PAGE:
The Water Cycle

“…every time you drink a glass of water, the odds are good that you will imbibe at least one molecule that passed through the bladder of Oliver Cromwell.  It’s just elementary probability theory”

Richard Dawkins, The God Delusion (2006)

Oliver Cromwell once drunk this stuff
then went and had a pee.
It trickled to a nearby stream
then meandered to the sea.
It evaporated to the clouds
which wandered far and free.
Not lonely, as Wordsworth said,
but quite companionably.

Orographic uplift is a phrase
to make a poet cry
so let’s skip the explanation
and watch the clouds float by.
But when they meet the distant hills
they’ll dump their load as rain.
And this collects in a reservoir
to become a drink again.

This cycle was repeated
in perpetuity
until we reach the modern age
where it was drunk by … me.

(In)Competent Authority?


Back in June last year, when everyone was still reeling from the outcome of the vote to leave the EU, I wrote a post entitled “Who will watch the watchmen now?”   In it I suggested that not only did the UK get strong environmental legislation from the EU, it also benefited from collective oversight that ensured that Member States actually enforce this legislation.  This is exercised, ultimately, by the Court of Justice of the European Union, a body whose jurisdiction will cease once we leave the EU.   That was what prompted the title of my post: good environmental legislation needs independent scrutiny.  Where will that come from once we leave the EU?

I was pleased to see this point being made forcefully in reports from the House of Commons Environmental Audit Committee and the House of Lords European Union Committee recently, as well as in a very useful report by Green Party MP Caroline Lucas.   One recommendation of the Environmental Audit Committee is that the Government should introduce a new Environmental Protection Act to maintain and enforce environmental standards after we leave.  One of the witnesses to the Committee made it clear that the terms of reference of the UK’s Supreme Court meant that we could not assume that it would fill the legal void left once the European Court of Justice no longer had authority.   Even assuming that the Supreme Court could play a role, however, there would still need to be an organisation that scrutinised the activities of government agencies responsible for the environment and initiated the legal actions.  I suggested in my earlier post that this body must be wholly independent of government.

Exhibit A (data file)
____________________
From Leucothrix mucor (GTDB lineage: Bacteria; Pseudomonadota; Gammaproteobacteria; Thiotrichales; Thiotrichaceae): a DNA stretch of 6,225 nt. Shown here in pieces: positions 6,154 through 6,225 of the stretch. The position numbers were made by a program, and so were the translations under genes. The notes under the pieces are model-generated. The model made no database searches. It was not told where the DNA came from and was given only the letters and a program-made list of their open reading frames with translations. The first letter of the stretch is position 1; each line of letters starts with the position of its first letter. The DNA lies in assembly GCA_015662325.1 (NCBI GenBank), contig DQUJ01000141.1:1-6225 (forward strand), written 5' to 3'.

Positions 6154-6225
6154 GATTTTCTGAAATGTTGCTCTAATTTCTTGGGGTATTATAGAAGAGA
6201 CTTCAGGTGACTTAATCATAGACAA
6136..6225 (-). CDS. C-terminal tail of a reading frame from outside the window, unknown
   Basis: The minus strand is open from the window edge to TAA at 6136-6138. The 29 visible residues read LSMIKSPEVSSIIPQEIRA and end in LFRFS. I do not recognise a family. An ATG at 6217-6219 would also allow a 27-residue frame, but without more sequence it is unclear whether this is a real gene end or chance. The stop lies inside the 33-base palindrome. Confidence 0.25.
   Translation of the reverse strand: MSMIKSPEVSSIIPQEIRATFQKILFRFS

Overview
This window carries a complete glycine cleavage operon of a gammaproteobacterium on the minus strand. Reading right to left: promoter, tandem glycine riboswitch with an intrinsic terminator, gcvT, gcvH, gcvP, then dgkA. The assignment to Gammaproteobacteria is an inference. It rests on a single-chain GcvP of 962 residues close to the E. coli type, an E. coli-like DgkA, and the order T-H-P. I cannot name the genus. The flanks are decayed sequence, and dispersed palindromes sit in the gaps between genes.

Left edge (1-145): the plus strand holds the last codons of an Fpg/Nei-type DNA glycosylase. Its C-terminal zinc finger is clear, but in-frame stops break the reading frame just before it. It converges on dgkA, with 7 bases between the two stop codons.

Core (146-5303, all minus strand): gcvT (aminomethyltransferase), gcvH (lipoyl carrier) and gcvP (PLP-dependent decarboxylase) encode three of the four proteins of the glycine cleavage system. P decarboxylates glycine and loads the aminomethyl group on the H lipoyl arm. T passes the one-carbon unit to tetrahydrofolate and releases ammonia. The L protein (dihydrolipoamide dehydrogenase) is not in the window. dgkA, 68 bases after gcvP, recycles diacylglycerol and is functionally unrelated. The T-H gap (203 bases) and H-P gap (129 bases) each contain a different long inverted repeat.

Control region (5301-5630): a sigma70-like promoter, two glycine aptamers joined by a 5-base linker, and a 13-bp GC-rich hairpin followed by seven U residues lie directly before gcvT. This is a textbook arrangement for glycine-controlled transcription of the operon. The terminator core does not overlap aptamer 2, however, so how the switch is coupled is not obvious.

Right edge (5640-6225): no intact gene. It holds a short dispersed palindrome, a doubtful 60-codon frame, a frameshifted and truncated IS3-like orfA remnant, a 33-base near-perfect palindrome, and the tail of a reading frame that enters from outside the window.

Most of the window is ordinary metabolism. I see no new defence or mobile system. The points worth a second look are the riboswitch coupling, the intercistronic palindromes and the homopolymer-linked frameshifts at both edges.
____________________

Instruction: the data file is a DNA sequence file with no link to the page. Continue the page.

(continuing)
The Government’s aim, as stated in their white paper on Brexit, is that all EU legislation will be transposed into UK law in the first instance via the Great Repeal Bill, after which Parliament (and, where appropriate, the devolved assemblies) will be able to decide which elements of that law to keep, amend or repeal (clauses 1.1 – 1.3 in the Brexit white paper).  However, Caroline Lucas points out that much of the new legislation is likely to be in the form of Statutory Instruments rather than Acts of Parliament, which will mean that there will be less scope for intense scrutiny by Parliament.  If she is correct then this is an important – and worrying – loophole that those of could be exploited to water down future legislation.